Spock is the most genuine example of “cool scientist“, in opposition from the “mad scientist” trope . Probably the first example. And was the one getting the spotlight in the series. He was the character to follow.

He is iconic to a level that only competes with a bunch of icons. I’ve seen him in posters of parties or t-shirts in big stores. He’s know by people that don’t even know what Star Trek is.

And none of this should been possible without the extraordinary performance by Leonard Nimoy. It is clear that he contributed heavily to a lot of things that define Spock. From the Vulcan Nerve Pinch to the Vulcan salute. But his biggest legacy  is the fact that his performance is replicated constantly. Every single Vulcan in Star Trek is impersonating Leonard Nimoy playing Spock. In tons of other media we have similar interpretations of “emotionless aliens/outsiders“. He created an archetype, which is a huge achievement. That is also a heavy burden, and Leonard Nimoy seemed only to embrace it after years of struggle.

Vulcan_IDICThere is also an overlooked idea in Vulcan philosophy that has always been appealing to me. IDIC. Infinite Diversity in Infinite Combinations. It resonates in me in a lot of diff
erent levels. On the personal level, on how important is to embrace the diversity that us humans are capable of produce.
And to the software creation, on how wonderful is the combination of different code, assembled to produce something magical together.

 

 

Leonard Nimoy will be greatly missed. Rest In Peace.

Leonard Nimoy

Life long and prosper.

Compendium of Wondrous Links vol VIII


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More great reads!

hands-typing

About code creation

office

The job of developing

knowledge_workers_productive

concept artOther stuff

 

 

TV interface


big_remote_control

Is this really the best we can do?

Isn’t it quite absurd that we haven’t nail this yet?

We recently heard about all the great advances in terms of image quality, 4K, bending screens… Yet controlling a TV feels clunky and awkward.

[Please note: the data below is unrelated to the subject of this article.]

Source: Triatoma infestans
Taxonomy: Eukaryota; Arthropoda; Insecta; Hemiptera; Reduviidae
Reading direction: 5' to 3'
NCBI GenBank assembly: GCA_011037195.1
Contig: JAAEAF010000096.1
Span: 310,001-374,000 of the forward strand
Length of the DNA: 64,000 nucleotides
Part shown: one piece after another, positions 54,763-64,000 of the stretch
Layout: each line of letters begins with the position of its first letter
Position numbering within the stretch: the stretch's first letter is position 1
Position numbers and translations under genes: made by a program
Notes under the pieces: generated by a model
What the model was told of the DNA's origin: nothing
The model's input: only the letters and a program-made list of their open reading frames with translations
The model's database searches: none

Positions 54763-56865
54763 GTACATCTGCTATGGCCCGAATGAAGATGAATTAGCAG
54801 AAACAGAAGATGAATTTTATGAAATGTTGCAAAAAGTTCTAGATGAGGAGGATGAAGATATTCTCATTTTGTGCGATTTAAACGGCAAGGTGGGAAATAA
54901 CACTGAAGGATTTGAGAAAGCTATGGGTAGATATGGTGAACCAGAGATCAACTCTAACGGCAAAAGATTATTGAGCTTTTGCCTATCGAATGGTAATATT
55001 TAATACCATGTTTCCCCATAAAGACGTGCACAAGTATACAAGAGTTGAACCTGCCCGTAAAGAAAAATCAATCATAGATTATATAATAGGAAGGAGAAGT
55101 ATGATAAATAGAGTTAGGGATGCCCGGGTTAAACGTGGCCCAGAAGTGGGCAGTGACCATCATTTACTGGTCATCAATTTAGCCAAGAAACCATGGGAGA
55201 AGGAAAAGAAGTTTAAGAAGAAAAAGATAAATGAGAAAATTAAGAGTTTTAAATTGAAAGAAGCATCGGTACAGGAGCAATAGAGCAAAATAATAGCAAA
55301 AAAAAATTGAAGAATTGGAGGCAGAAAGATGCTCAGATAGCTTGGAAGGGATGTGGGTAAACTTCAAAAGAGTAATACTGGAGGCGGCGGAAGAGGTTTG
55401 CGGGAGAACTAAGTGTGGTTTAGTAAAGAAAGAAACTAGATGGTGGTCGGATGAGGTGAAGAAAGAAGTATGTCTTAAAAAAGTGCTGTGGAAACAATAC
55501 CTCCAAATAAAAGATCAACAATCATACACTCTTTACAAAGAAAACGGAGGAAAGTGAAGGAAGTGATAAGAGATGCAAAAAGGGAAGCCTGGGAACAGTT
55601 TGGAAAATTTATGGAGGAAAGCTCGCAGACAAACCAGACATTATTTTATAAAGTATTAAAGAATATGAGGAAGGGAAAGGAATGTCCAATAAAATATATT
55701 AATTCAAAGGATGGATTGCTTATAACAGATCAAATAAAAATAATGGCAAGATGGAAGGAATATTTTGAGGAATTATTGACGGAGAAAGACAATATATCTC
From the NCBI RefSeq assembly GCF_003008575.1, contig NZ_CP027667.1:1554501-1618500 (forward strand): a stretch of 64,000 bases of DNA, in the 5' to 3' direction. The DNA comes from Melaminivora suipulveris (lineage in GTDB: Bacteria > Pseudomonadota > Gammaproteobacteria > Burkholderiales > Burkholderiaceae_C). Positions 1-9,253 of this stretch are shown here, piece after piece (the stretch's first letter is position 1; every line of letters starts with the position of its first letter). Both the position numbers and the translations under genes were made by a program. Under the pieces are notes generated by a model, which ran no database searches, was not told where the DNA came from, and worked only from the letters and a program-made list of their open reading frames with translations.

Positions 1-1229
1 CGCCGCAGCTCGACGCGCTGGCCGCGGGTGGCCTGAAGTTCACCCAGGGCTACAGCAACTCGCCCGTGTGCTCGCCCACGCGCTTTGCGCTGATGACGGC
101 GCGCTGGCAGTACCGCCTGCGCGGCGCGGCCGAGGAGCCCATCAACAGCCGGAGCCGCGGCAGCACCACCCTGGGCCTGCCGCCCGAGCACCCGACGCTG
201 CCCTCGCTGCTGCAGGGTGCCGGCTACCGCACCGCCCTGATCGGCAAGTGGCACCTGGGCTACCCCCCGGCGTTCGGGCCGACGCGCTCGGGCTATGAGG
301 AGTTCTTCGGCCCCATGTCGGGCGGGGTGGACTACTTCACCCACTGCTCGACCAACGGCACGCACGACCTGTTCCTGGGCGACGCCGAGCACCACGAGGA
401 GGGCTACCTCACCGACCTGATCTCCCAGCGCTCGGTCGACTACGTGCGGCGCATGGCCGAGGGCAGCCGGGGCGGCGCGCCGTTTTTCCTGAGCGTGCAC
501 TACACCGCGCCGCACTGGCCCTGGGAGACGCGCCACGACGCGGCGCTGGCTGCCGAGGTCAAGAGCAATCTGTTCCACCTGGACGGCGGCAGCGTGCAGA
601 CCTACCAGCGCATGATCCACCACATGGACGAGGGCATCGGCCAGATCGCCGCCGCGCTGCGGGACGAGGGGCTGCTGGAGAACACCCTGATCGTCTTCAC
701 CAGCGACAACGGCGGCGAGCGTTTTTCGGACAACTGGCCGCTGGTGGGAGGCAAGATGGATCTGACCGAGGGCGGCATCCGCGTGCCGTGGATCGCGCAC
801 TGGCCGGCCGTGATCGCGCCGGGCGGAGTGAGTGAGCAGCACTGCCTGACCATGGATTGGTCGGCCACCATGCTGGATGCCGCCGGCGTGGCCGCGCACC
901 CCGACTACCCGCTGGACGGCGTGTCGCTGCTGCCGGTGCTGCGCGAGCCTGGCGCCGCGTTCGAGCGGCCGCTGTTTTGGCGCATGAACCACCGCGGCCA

Even worse, given the never ending increase in devices connected to the TV (DVDs, Blu Rays, AppleTVs, consoles…) the usage of different remote controls is painful, unless a Universal Remote is used. But even in that case, the process itself of selecting the activity is weird, for very common operations.

For example, if you want to play a movie on an AppleTV (or DVD player, or TiVO, etc), you may have to turn it on, then (using the remote), turn on the TV, select the input (which may involve cycle through a lot of unused inputs, like Composite), adjust the volume, and then get the AppleTV controller.

If at any point we need to adjust the volume, we’ll need to get again the TV remote.

All this is very weird and not the best user experience…

So, just for the sake of discussion, let’s say a couple of ideas for what I think could be a TV with a much better interface:

– Everything is a channel. Why HDMI is “an input” but TV channels are numbered? Allowing to select HDMI input as channel 3 allow easy access to it, and simplifies the interface.

If there is no input (e.g. the DVD is off), the channel will be skipped for channel surfing purposes, unless the user specifically request the channel number.